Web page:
As it turned out, I already knew about her DUI convictions, and I thought that Conrad handled the situation poorly (certainly in a political sense). On the other hand, I've heard her speak in the Unicameral, and I thought she did a great job - knowledgeable, clear, and thoughtful. But I know that relatively few of her constituents will have heard that sort of thing, and they'll all hear about her trouble with alcohol. Well, the poll didn't want to hear about any positive feelings for her, anyway.

OK, this is politics, but does it have to be this way?

Fear and Loathing in Farmville

For gamers, here's an interesting post by Soren Johnson that's something of a follow-up to my previous post, Design Outside the Box. Apparently, the 2010 Game Developers Conference was pretty well obsessed with Facebook (if you're wondering, Farmville is a Facebook game). The sheer number of potential players - and the potential profit - has a lot of these people salivating.

And among computer game developers, it appears that there's considerable conflict between people focused on making as much money as possible and people who really want to make a good game. Many of the latter are angry that their passion for games is threatened by unethical "suits." In fact, Johnson calls Jesse Schell's presentation, that I noted before, his "now infamous DICE talk." But he does recognize some advantages to the Facebook model.

The irony is that Facebook games typically share four characteristics that really do promise great things for both gamers and designers:
  • True friends list:  Gaming can now happen exclusively within the context of one’s actual friends. Multiplayer games no longer suffer from the Catch-22 of requiring friends to be fun while new players always start the game without friends.
  • Free-to-play business model:  New players need not shell out $60 to join the crowd. Consumers don’t like buying multiplayer games unless they know that their friends are all going to buy the game as well. Free-to-play removes that friction.
  • Persistent, asynchronous play:  Finding time to play with one’s real friends is difficult, especially for working, adult gamers. Asynchronous mechanics, however, let gamers play at their own pace and with their own friends, not strangers who happen to be online at the same time.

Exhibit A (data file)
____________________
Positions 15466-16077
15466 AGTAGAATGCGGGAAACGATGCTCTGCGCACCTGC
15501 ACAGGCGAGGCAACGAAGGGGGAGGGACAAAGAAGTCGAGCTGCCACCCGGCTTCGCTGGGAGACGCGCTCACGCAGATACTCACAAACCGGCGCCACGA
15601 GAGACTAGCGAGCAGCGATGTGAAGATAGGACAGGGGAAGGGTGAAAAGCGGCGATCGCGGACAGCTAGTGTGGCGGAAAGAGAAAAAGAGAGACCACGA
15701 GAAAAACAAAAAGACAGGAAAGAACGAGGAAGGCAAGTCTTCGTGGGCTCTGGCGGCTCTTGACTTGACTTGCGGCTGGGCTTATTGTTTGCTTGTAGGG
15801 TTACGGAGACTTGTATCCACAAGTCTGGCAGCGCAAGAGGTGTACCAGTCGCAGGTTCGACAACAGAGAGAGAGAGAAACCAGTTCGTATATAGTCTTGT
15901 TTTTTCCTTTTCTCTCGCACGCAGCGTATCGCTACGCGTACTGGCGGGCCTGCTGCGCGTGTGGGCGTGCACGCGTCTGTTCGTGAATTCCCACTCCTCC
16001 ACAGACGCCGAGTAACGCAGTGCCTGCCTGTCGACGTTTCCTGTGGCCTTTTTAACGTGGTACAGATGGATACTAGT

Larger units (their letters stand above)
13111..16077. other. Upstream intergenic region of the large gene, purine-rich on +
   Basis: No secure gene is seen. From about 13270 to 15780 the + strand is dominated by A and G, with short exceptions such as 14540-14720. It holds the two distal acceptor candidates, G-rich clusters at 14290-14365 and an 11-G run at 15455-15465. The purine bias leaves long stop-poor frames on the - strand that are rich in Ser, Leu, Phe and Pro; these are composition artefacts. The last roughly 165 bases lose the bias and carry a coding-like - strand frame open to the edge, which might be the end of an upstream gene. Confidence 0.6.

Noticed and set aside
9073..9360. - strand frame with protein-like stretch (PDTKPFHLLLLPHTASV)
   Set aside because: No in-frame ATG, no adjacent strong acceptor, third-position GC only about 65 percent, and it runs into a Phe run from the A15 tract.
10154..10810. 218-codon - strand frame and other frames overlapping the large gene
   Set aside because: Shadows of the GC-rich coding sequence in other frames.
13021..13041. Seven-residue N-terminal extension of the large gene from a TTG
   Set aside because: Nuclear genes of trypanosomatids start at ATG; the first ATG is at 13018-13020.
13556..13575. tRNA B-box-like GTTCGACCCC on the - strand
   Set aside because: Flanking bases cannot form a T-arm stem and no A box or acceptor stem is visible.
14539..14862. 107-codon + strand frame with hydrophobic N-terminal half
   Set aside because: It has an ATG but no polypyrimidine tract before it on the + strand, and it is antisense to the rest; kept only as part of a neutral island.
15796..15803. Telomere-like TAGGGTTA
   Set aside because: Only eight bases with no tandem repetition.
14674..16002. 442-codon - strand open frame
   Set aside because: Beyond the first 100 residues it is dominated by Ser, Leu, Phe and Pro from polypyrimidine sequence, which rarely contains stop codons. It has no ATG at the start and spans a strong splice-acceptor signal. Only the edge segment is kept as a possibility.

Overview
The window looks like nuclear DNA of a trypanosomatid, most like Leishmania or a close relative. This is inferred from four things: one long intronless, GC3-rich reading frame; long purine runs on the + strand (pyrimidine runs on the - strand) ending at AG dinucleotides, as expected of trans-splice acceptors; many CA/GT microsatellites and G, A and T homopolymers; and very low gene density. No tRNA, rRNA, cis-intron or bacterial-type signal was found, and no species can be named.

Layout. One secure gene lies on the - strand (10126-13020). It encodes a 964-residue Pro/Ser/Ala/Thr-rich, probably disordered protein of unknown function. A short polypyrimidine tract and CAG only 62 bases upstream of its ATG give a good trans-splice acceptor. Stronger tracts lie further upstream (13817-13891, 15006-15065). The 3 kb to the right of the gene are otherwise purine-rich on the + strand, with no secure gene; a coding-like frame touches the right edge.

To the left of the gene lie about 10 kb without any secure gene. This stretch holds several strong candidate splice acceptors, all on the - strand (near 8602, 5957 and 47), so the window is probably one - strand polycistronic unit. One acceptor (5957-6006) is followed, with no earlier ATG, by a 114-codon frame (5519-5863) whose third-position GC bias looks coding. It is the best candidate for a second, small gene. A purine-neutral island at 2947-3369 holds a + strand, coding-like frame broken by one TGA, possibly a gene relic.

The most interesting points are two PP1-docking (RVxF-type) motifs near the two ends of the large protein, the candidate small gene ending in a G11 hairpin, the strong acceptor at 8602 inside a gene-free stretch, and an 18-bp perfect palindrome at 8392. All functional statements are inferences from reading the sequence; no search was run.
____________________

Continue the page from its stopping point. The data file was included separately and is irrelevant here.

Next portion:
• Metrics-based iteration:  Retail games are developed in a vacuum, with designers working by gut instinct. Further, games get only one launch, a single chance to succeed. Most developers would love, instead, to iterate quickly on genuine, live feedback.

Facebook doesn't interest me, nor do multiplayer games of any kind. But that's the way the industry seems to be heading. And I still find this all very interesting.

As BioWare’s Ray Muzyka put it during a panel on connected gaming, ultimately all decisions are made with a goal to make money, but the goal may be short-term revenue (“can we sell more blue hats tomorrow?”) or long-term growth (“does our community believe in what we are doing? are we creating life-long fans?”). The successes will not come from open conflict between design and business but from developers who internalize the tension and attack the problem holistically.

I have to admit my own reservations about this transformation; game design itself simply might be not as much fun as it used to be. I cannot easily sum up how enjoyable brainstorming a game is during the early, heady days of blue skies and distant deadlines. With a release-early-and-iterate mentality, these days are now over, for good. Games will no longer be a manifestation of an individual’s (or a team’s) pure imagination and, instead, will grow out of the murky grey area between developers and players. The designer-as-auteur ideal is perhaps incompatible with this model, but I believe the best game designers are the ones willing to “get dirty” – to engage fully with a community to discover which ideas actually work and which ones were simply wishful thinking. Loss of control is never fun, but as Sid [Meiers] is fond of saying, the player should be the one having the fun, after all, not the designer.

And, of course, there are still the Indie developers, creating a great variety of different games,... and mainly just because they love games. Few of these people are going to get rich, and they know it. With the Internet, marketing and distributing a game is a lot easier than it used to be. So I guess I'm less concerned with this obsession with Facebook than I might otherwise be.

Breeding tiny flying syringes

(photo found here)

Some Japanese researchers have genetically engineered mosquitoes so they'll deliver vaccines when they bite. As this article in Science magazine says, it's probably "unworkable but very cool."

Mosquitoes inject a bit of their saliva with every bite (which keeps the blood from clotting), so these researchers added a compound to the saliva which will create an immune response in the host. They've even created mosquitoes that carry a "candidate malaria vaccine." Then, every bite is like a tiny vaccination. And presumably, the mosquitoes would breed true.

Cool, indeed! So why is it unworkable?

There's a huge variation in the number of mosquito bites one person received compared with the next, so people exposed to the transgenic mosquitoes would get vastly different doses of the vaccine; it would be a bit like giving some people one measles jab and others 500 of them. No regulatory agency would sign off on that,... Releasing the mosquitoes would also mean vaccinating people without their informed consent, an ethical no-no. [Shigeto] Yoshida concedes that the mosquito would be "unacceptable" as a human vaccine-delivery mechanism.